But some of these same people made the dumbest mistakes I have ever seen in my life.
Their raw brainpower and knowledge of science is amazing, but they seemed to lack common sense and what I would call “science street smarts“.
They had a hard time working within the context of the real world, which includes some dark alleys and traps, rather than their notion of an idealized scientific world.
In fact, I would argue that many scientists lack street smarts and a simple fact is that the younger you are as a scientist the more likely you have not yet learned street smarts.
I’m not talking about carrying a switchblade if you go down that certain alley behind your tissue culture hood or not buying the Brooklyn Bridge. Rather what I mean by science street smarts is operating within the realities of the scientific and non-scientific world, warts and all.
I don’t claim to be a pillar of scientific wisdom, but I have learned certain lessons, sometimes the hard way, that I hope to pass on to others here. I’m sure I have a lot more to learn myself, but perhaps I can help you avoid some of the landmines.
Lesson 1. Science is as much about the people as the research. The scientist who is brilliant, but has a blind spot for the importance of people has a greatly reduced chance of sustained success. Which people? I’m referring to one’s immediate trainees, students in classes, direct colleagues, more junior colleagues, funding officers, more senior colleagues, and even others such as patients if you are in biomedical science. Ignore the people in your scientific universe and even just outside of it at your peril. The scientist who tries to go it alone proceeds at a serious handicap. Do not submit your grants without them having been read by more senior, funded colleagues. Find mentors. Don’t just expect them to pop out of the woods, but keep your eyes open and reach out with questions. You can learn a lot in this way about potential mentors by who takes the time to answer your questions and how.
Also, there are some people it is likely wise to avoid in science. Science can be pretty cutthroat at times and some people will not hesitate to take you down, whether it is a grant or paper review. Others are trawling for new ideas at meetings. In the future I’m going to do a post on the dilemma of whether to present unpublished data at meetings, but especially as a young scientist do so with extreme caution.
Lesson 2. Don’t burn bridges. I can’t emphasize the importance of this lesson enough. Science is a small world. The person you are mad at right now and who you think you won’t ever need again, may very well turn out to be a decision maker in your future. They might even become an ally. I’ve seen it so many times when someone lets anger dictate their reaction leading them to do something very stupid. Even if someone has crossed you and is clearly not your friend, perhaps even actively your enemy, you have nothing to gain by fighting with them. Maybe you’ve learned the lesson not to trust that person and maybe you even need to exclude them as a reviewer of your papers, but don’t actively make them want to be your enemy.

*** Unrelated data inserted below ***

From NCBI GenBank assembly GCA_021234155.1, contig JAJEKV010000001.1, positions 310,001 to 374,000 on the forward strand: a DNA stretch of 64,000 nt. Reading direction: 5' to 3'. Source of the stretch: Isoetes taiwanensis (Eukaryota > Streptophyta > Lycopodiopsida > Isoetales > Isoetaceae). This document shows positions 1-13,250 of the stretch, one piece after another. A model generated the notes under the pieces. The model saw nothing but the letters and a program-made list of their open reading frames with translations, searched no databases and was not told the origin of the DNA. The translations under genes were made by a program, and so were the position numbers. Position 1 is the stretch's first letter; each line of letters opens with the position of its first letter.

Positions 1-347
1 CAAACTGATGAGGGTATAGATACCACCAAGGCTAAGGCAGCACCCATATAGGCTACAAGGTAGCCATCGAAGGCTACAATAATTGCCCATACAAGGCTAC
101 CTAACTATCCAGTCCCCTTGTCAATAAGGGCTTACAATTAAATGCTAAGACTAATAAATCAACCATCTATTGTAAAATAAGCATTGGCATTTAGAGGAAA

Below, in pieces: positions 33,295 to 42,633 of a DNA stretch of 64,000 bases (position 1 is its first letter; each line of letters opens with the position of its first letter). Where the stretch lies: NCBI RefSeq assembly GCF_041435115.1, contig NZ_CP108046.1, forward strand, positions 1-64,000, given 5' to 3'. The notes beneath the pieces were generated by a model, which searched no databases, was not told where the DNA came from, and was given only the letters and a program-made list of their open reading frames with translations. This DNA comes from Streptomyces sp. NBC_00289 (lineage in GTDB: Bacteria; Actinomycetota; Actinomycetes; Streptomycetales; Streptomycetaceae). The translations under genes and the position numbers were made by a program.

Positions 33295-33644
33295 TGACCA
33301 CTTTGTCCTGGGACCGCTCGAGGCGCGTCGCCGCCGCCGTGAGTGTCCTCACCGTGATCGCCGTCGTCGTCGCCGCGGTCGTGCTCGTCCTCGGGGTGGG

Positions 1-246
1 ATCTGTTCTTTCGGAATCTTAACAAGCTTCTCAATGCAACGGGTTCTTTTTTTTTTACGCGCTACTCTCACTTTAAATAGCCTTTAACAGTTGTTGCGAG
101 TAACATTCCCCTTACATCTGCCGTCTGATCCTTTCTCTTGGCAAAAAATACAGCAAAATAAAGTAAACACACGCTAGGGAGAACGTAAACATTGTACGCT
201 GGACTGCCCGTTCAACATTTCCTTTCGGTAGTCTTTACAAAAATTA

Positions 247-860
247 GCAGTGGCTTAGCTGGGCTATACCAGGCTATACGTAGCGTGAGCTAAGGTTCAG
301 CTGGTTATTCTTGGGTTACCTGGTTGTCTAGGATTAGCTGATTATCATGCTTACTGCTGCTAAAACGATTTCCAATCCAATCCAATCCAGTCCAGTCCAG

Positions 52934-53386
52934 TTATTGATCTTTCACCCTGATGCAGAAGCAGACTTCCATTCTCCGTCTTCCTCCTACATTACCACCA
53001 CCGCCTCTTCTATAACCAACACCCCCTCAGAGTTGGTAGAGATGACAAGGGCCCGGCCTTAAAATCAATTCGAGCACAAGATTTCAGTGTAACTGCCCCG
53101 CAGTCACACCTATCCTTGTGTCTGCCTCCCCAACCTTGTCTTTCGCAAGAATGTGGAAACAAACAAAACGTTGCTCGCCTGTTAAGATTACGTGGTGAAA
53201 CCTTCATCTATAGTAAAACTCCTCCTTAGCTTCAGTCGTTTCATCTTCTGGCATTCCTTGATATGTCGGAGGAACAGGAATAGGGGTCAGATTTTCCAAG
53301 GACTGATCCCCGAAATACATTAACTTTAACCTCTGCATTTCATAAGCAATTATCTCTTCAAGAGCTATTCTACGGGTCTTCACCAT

Lesson 3. Don’t get trapped by the high impact journal black hole. Who doesn’t like to publish in top tier journals? Of course that is a good thing. For example, in the stem cell field who wouldn’t want their paper in Cell Stem Cell or Nature? But, the most important thing is publishing your work and what is less important is only going for the most awesome journals. Of course, you might prefer to publish in a journal where your paper will get read by your colleagues rather than in the Journal of Southeastern Timbuktu, but there are a huge number of so-called intermediate tier journals that are incredibly good. Don’t be a journal snob when it comes to where you submit your papers. You maybe very well find yourself in an endless cycle of struggling to get your paper published and get scooped. Also when it comes to the papers that you read and cite, don’t simply choose the papers to cite in your paper based on what journal they were published in, but rather based on how good you believe they are regardless of the journal.